The Work of Sons

Walk the fields,
feel the earth
plunge deep into the soil
dig up the stones,
pluck up the weeds,
let pour your sweat and toil.
walk the fields,
feel the mud
seeping up between your toes,
Walk the fields,
and scatter seed,
and see what grows


I gathered up a little bit of moneywort,
some bluebells, and the flowers
that might be the same shade as your eyes.
I tied them all together with the stem of a
frost-burnt lily,
couldn’t picture your face,
No matter how hard I tried.
I thought of putting them in water,
I thought of pressing them until they dried,
I thought of leaving them with you to top your deep, cold cradle.
It doesn’t really matter, all the things I thought of doing
all that matters is what I did.
Untied the bundle, went out to the dumpster,
and tossed in every solitary

Autumn Frost

The flags of summer have all flown
And now are strewn about my home;
Begonias lay, all drabs and grays,
Suffering in degrading ways.

Some subtle portal called my own
Through which the sunshine stabbed and played
Is rayless, dark, with doom foretold
Of slush and sleet and snow and cold.

The season slips towards decline
With brakes stuttering in the slide;
Screeching shrilly,  joy-dead drunks
Hunker down and enjoy the ride.

Yet there are roots and dreaming trunks
Patiently waiting to revive.


I cannot survive another winter, here.
In Spring, I plant the hard-shelled seeds
and watch the fingers erupt from the earth;
In Summer, I pluck the flowers, the fruit,
the fragrant things,
the offered vittles,
and in Autumn,
(that most loathsome of seasons),
I watch the vines curl, the leaves
prune and blacken, I
see the fruit molder,
fluffy mildews, crown-rot,
the vibrant greens drain to brown,
to gray,
Drooping at every frost
like sickly children.
I think,
I cannot survive another Winter, here,
and long to see the Spring.


The startling scream
like one shocked from a dream,
the feathers, the flight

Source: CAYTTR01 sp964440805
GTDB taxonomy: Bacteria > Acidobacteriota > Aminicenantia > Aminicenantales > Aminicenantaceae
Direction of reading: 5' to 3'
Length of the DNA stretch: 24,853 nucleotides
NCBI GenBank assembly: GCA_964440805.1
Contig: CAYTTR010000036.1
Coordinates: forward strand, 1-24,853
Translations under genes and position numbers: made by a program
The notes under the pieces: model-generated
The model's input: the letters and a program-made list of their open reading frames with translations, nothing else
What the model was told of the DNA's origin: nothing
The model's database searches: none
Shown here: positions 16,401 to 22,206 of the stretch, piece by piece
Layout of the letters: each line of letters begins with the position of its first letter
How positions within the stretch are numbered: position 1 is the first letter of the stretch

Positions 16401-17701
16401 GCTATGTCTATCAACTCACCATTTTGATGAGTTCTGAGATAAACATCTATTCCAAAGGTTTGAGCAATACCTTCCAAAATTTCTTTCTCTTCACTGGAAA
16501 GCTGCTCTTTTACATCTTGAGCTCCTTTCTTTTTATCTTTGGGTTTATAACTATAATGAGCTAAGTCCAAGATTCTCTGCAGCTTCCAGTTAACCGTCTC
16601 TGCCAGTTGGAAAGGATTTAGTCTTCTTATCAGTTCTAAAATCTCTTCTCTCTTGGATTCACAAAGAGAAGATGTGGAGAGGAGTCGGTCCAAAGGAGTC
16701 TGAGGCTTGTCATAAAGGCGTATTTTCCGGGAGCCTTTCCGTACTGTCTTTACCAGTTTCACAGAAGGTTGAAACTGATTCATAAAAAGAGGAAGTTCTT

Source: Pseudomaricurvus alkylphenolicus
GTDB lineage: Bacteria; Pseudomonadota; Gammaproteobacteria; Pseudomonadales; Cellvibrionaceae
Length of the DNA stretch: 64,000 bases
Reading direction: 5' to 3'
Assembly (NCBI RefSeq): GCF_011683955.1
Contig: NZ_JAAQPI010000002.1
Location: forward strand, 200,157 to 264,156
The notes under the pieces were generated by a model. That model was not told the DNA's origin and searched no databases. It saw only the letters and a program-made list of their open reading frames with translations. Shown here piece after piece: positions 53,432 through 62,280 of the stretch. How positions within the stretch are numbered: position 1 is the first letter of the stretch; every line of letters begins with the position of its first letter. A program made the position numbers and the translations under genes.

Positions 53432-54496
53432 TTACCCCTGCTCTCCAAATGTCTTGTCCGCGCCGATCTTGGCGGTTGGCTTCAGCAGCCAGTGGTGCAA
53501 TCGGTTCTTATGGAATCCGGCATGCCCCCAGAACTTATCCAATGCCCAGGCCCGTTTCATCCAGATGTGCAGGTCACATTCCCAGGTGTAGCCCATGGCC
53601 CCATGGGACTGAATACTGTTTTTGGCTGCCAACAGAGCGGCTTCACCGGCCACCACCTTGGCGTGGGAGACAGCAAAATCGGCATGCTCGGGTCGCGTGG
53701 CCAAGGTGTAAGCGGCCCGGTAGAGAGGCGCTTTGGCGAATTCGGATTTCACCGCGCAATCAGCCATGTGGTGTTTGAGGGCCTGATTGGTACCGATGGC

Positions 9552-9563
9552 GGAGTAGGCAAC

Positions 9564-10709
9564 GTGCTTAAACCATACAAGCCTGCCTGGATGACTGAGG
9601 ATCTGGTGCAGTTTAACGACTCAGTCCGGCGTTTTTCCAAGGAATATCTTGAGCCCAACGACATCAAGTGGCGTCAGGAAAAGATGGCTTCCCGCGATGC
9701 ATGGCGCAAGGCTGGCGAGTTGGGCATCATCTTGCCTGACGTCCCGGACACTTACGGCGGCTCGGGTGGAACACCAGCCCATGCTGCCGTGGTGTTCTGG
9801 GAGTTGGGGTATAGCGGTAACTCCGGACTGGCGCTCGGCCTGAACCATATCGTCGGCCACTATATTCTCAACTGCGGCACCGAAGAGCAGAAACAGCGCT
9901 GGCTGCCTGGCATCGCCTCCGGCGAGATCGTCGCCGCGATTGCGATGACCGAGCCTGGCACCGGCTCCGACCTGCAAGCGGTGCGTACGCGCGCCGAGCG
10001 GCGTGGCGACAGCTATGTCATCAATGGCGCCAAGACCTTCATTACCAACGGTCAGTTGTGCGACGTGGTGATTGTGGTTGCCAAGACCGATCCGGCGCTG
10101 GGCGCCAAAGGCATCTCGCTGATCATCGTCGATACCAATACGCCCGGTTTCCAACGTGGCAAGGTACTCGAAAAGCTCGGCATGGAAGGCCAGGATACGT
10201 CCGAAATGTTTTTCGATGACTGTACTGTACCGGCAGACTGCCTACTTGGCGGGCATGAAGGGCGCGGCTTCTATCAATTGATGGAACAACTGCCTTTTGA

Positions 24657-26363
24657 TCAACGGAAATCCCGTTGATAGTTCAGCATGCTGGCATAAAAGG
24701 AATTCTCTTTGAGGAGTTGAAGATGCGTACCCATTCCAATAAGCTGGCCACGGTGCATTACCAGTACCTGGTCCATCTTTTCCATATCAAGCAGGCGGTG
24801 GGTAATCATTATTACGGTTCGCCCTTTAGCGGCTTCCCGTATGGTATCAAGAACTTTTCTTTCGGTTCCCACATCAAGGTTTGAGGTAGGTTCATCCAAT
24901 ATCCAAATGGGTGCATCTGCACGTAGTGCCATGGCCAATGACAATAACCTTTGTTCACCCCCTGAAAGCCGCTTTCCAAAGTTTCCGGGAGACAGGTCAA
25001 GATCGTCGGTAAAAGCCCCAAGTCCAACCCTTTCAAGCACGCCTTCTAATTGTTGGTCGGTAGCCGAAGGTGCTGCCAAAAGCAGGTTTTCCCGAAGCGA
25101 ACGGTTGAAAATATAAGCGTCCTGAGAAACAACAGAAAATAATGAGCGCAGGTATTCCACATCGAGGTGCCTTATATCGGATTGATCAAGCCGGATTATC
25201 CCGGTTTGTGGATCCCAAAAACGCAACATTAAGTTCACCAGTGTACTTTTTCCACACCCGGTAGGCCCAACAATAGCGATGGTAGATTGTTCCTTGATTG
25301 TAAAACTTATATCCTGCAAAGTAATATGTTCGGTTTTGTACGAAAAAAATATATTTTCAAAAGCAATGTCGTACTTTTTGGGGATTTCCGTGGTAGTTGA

dangerously downward,
like free-falling knives
to puncture the lake
as a shot mirror breaks,
the shards ripple out
in a moment of doubt,
the wings skip a beat
and the catch is complete.

He emerges, reborn,
a corkscrew of motion
writhing, wriggling
like old film distortion,
until his feathers dry out.
a good day for the seahawk
is a bad day for the trout.

Glory to the Things I’ve Known

I have known the drenching heat

Deep in clay-rich soil’s cracks

And fissures, the squeaking mice

Starving in their fallow fields, the bald-head

Vultures circling desiccated streambeds

To feast on bloated, popping bluegill.

I have known the quoggy springs,

The hungry mud gobbling boots,

And trees uprooted, swept away,

The world a river, the end downstream,

And all, all adrift in the swell

In The Garden

I am alone in the loveliest way
twining petunias in my hair,
and cupping the showy begonias. I am
full of love in the loneliest way,
the way that wishes to share and
show something wonderful with another.

I am learning to be with others,
my tongue seeking out syllables though
it is not used to the cadence.

I am learning to be by myself,
and there’s nothing harder
in such a beautiful garden.

Three Faces Of The Old Oak on Maple Ridge Lane

Radislav Drobnik wiped his face with a kerchief
and looked out onto the furrows;
the pale and growing things peeked out and
up at the sun from their little burrows.
Hot, too hot, he thought-he-thought,
and went to plant the seeds of shade.

The Man from Down South had a secret name,
and when they caught him and brought him
to the tall oak tree on a dead foreigner’s land,
his last moments were fists and hate and

“Will you love me forever?” she asked, as
the knife slid through the old oak tree:
S.N. + J.M.K ’78.
“Of course, of course, as long as I
can think, I will think only
of loving you.”

One Hour Old

Sunlight spills across the blacktop,
The thawing frost brings up crocuses,
My eyes can’t focus in the cold,
and I’m one hour old.

I catch the breeze on my tongue,
Minty like that green-stick gum,
I’m alive, I’m alive,
I’m alive, I’m alive,
and I’m one hour old.

Betrayed the disease I had my faith in,
you’re doing well, so I’m told,
Some moments lift our wheels out from the mud,
and I’m one hour old.

The turkeys babble and I don’t hear it,
There’s more sounds than I can hold,
The groundhogs watch me in their coded way,
And everything is one hour old.

Green Ash

Through the woods by Indian Creek
on a hill that slopes like a starling’s beak
There is an ancient, thick-grown ash
(spared by loggers  on every pass)
with brotherly branches flinging wide,
wild from growth and tall as pride.

A forester measured it out for oars,
at five hundred, maybe more,
but no man wants to heave the ax
that takes such beauty down at last.